London International Arts Theatre Ltd
Leicester Square Theatre
From 12 April 2013 to 14 April 2013
Review by Howard Loxton
Beautifully-timed and tightly-scripted, it is a very sophisticated form of the lantern lecture delivered with style. She has assembled a succession of photographs of her many film roles but wittily used them to comment on her life.
Miss Collins does not take herself too seriously but she is very aware of whom she is and wants us to be too, but she also gives us delicious insights, like the occasion when being sued by a publisher trying to reclaim an advance for a book. She was advised by a friend to play it like her role in Dynasty, take her Alexis into the courtroom, complete with shoulder pads, and confound the publisher’s lawyers. She did—and she won.
With show business in the family background, from grandfather Isaac Schwartz who took the name Collins and on her mother’s side, but her agent father didn’t want her to go on the stage—not that that stopped her. She got her first review “Joan Collins is a very believable fairy” while still a tot and she takes us from there via RADA, rep at Margate and the Rank Charm School to Hollywood.
She doesn’t hold back from describing her relations with leading men and other divas, her marriages and her divorces. From Brando to Crawford, Burton to Davis (there is a particularly scathing encounter with her as they filmed The Virgin Queen) it’s an evening packed full of gossip.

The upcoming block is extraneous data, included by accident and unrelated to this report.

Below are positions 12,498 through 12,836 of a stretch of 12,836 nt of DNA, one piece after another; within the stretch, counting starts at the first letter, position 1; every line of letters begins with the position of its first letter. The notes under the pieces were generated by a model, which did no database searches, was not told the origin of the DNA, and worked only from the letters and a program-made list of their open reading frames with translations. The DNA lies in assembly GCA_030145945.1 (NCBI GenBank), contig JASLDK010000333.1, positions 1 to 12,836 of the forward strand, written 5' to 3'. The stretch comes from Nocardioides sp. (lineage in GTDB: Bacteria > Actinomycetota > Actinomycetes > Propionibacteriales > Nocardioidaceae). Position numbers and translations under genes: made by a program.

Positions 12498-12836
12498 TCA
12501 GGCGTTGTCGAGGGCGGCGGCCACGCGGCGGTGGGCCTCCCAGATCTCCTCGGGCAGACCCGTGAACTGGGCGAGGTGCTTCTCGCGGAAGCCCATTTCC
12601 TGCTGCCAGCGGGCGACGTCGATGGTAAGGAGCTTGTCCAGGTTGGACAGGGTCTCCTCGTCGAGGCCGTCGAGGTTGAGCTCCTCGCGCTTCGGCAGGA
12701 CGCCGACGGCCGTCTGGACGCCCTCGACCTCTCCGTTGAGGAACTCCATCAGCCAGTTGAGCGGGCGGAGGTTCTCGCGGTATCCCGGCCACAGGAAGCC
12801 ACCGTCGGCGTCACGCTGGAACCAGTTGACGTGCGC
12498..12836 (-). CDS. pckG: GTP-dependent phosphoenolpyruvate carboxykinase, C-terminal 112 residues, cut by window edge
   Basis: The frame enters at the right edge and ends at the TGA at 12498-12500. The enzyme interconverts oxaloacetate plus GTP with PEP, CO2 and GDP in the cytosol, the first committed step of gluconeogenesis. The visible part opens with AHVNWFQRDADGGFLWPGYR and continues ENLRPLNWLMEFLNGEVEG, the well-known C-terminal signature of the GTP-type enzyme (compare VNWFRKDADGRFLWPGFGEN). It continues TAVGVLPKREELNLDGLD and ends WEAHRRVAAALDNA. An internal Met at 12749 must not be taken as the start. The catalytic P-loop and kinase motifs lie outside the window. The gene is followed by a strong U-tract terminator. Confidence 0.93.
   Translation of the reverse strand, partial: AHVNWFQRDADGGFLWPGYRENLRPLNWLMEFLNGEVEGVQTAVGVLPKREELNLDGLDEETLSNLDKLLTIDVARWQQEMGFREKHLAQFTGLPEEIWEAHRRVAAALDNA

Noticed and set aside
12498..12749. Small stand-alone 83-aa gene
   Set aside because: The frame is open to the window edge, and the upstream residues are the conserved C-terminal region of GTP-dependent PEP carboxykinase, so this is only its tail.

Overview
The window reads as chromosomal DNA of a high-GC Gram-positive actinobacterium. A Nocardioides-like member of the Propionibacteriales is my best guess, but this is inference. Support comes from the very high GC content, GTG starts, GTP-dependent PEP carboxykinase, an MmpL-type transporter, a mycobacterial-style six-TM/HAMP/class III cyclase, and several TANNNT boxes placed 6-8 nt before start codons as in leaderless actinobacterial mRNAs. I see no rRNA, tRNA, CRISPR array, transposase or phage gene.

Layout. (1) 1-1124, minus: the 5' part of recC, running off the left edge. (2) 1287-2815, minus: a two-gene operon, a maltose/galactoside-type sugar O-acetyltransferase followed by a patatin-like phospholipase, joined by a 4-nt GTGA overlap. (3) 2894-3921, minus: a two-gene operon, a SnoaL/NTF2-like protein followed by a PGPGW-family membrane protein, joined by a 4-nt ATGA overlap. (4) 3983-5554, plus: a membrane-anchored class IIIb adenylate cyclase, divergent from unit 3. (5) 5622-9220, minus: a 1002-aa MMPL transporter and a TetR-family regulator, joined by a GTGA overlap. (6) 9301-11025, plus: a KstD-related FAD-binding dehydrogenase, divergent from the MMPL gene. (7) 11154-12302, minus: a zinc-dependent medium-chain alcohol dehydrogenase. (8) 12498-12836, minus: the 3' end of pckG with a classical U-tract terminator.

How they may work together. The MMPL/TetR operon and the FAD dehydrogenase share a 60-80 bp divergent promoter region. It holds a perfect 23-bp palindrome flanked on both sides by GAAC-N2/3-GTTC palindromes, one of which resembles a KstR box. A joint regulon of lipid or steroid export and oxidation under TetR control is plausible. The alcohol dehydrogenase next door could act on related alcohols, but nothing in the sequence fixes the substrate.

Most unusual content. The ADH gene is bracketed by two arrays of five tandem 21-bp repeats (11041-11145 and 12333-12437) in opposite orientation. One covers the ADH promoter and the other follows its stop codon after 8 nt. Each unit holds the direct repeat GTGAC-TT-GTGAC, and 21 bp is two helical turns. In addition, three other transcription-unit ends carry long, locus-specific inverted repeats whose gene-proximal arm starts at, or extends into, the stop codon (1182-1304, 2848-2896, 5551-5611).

“Kissing pipe-smoking Bing Crosby was like kissing an ashtray” is a typical example of her frankness, and she tells us exactly why she didn’t get cast as Cleopatra, complete with a clip of her screen-test. When she gets on to awards, the outspoken actress borrows one of her best lines from director Billy Wilder who told her "awards are like haemorrhoids—sooner or later every asshole gets one."
It is not all a success story. Hollywood can be cruel as an actress gets older and, though Joan Collins did take time out to become a wife and mother, keeping working meant taking roles in a string of horror movies and she is equally frank about tough times. Then a whole new world opened with Dynasty and her character's conflict with co-star Linda Evan’s character is vividly illustrated by clips of their cat fights as well as delighting fans with some out-takes.
One Night with Joan is a slick package smoothly delivered. Her husband, theatrical manager Percy Gibson, joins her to conduct the question and answer session, reading out the questions already handed in by the audience who are called on to identify themselves. In this final segment she displays a little more of the person rather than the performer but she is a quick-witted lady who still keeps control.
After touring dates in Northampton, High Wycombe, Guildford, Dartford, Basingstoke, Birmingham, Manchester, St Albans and Bournemouth, One Night With Joan returns for another short run at the Leicester Square Theatre 26–28 April 2013.